Friday, August 10, 2018

In the Weeds

For you biologists out there: yup, this particular clump isn't milfoil. But
the removal process is the same
From the Rideau Canal to the Champlain Canal, our passage has been plagued by Eurasian watermilfoil.

This fast-growing water plant wraps around your propeller shaft in such thick clots that it stops the boat.

Then Cap has to go swimming, to yank the stuff off. (Oh for a "weed hatch," like the English narrowboats have. Lets you remove weed from the prop without a dunk in the canal. (See a weed hatch in action.)

Evil Weed

Nonnative watermilfoil is more than an annoyance for boaters and people who want clear swimming areas, more than an economic issue for municipalities that want tourists to keep coming and waterfront property to stay valuable.

It's an ecological assault weapon that's wrecking vast ecosystems. And it's almost impossible to stop.

Bad for the Natives--But Why?

Sometimes you can remove weed from your prop
by putting it in reverse.
If you read the educational signs at nearly every marina and boat ramp, they tell you milfoil replaces beneficial water plants.

How does that work? This stuff grows FAST, strands can be 20 feet long, and stands of the weed are THICK. Where milfoil takes root, it shades out other water plants, the way trees in a forest can shade out other trees.

Milfoil grows so thick, it creates lots of hiding places where small fish can avoid being eaten by bigger fish.  That sounds like a good thing, right?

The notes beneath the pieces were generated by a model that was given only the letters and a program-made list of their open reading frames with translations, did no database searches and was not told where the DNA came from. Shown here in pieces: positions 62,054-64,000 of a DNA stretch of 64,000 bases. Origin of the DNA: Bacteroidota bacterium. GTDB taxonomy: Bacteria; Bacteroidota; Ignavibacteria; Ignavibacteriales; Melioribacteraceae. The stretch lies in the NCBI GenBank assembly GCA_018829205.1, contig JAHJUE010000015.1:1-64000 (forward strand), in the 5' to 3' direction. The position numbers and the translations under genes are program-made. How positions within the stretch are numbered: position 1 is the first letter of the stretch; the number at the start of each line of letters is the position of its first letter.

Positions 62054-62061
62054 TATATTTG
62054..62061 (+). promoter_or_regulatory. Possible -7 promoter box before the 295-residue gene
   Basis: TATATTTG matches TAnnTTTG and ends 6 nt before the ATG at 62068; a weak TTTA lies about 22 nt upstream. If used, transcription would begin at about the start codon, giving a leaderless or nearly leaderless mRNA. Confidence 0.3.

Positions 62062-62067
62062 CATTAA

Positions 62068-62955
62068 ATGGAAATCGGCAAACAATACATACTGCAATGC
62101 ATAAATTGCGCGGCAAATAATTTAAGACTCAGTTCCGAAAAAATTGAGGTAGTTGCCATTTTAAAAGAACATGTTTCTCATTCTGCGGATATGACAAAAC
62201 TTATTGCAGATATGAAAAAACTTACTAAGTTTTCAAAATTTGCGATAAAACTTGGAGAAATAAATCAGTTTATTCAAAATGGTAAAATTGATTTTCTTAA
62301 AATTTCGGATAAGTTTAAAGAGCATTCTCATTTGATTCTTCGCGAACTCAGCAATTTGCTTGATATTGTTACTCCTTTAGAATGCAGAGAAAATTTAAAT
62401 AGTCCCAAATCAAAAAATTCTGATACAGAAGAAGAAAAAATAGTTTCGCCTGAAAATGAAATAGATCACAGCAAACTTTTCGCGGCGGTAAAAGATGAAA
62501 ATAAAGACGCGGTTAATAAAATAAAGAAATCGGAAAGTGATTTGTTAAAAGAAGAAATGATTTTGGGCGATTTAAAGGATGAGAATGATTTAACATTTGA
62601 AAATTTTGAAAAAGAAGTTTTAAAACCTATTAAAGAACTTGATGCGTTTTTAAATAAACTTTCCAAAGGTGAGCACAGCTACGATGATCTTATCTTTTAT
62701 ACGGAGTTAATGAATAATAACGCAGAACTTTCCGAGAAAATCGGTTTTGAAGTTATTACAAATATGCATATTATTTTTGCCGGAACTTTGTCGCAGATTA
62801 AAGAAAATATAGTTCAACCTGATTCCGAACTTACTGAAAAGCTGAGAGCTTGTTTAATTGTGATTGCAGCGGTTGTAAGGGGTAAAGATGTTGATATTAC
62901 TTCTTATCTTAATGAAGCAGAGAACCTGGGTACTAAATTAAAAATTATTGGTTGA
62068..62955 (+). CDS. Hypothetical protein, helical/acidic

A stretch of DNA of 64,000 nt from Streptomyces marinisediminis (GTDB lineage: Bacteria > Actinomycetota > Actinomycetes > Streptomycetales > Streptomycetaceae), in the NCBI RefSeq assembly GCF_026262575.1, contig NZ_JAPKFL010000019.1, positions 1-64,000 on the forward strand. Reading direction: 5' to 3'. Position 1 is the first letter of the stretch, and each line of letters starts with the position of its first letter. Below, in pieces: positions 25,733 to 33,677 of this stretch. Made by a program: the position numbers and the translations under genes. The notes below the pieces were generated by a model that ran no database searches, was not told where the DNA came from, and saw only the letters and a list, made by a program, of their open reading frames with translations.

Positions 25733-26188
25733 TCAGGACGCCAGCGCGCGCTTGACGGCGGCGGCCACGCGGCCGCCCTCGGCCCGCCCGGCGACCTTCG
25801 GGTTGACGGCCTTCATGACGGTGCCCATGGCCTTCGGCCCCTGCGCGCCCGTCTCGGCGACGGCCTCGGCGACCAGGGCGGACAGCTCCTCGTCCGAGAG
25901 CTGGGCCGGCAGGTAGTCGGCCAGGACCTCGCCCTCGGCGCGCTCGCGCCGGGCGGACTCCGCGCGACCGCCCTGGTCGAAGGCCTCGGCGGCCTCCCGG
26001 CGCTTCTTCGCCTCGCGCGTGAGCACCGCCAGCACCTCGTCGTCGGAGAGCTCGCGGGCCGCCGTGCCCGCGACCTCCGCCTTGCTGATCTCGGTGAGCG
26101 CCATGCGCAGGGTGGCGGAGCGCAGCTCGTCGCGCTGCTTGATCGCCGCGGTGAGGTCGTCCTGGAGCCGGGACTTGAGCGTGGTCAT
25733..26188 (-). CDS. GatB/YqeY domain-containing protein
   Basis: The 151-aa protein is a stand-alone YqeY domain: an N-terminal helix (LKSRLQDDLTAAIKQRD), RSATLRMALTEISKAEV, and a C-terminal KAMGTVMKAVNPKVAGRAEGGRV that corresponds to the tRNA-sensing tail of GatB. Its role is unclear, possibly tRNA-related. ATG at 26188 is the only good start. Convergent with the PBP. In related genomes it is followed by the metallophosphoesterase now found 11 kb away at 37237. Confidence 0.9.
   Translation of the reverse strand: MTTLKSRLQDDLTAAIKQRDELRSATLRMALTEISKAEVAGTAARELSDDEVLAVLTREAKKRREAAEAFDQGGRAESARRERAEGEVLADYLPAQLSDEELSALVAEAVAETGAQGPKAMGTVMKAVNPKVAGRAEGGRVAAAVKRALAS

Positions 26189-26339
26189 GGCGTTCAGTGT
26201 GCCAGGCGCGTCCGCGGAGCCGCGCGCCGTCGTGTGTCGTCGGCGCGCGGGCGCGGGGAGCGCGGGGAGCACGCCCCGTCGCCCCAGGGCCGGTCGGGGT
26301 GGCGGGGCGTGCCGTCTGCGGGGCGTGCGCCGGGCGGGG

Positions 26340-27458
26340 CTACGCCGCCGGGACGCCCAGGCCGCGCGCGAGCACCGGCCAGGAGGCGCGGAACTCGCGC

But naturally occurring food webs have a balance. The big fish can't get to their prey, so they starve, and then all the little fish out-eat their food supply (plankton and the like) and then THEY starve.  Not good.

How Did Milfoil Get Here?

I remember buying my first  goldfish at the pet store. The store owner threw in a sprig of something green to keep the water oxygenated and make the bowl look pretty. That was Eurasian milfoil, first brought to the United States in 1942 as an aquarium plant. (As the name suggests, it's native to Europe and Asia.)

Soon after, someone dumped their aquarium contents in a pond or stream somewhere. And now the evil weed is in 45 out of the 48 lower states.

A two-inch sprig from a frond cut up by a propeller can root and grow into a massive infestation.

Out of Control

Weed removal on the Champlain Canal
States have spent a boatload of money trying to understand milfoil biology and find effective control measures.

The watermilfoil weevil, an insect native to North America, actually likes Eurasian milfoil BETTER than native northern milfoil.

But so far, studies don't find that it eats enough to control the invader.

Mowing machines work like hay combines, cutting swathes to keep channels open. But they don't eradicate the weeds.

Rotavating machines that are more like tillers can yank the plants up by the roots. You push the plants on shore so they don't float away and just make more weed.  This approach can be effective but isn't practical for anything beyond small infestations.

No Happy Ending Yet

It's kind of mind-boggling to see the extent of this problem and how difficult it is to address.

And milfoil is just one of 122 invasive species now living in the Hudson River (where we are currently boating) and one of 49 invasives in beautiful Lake Champlain. It's a little harder to enjoy the scenery knowing what lurks under the water.

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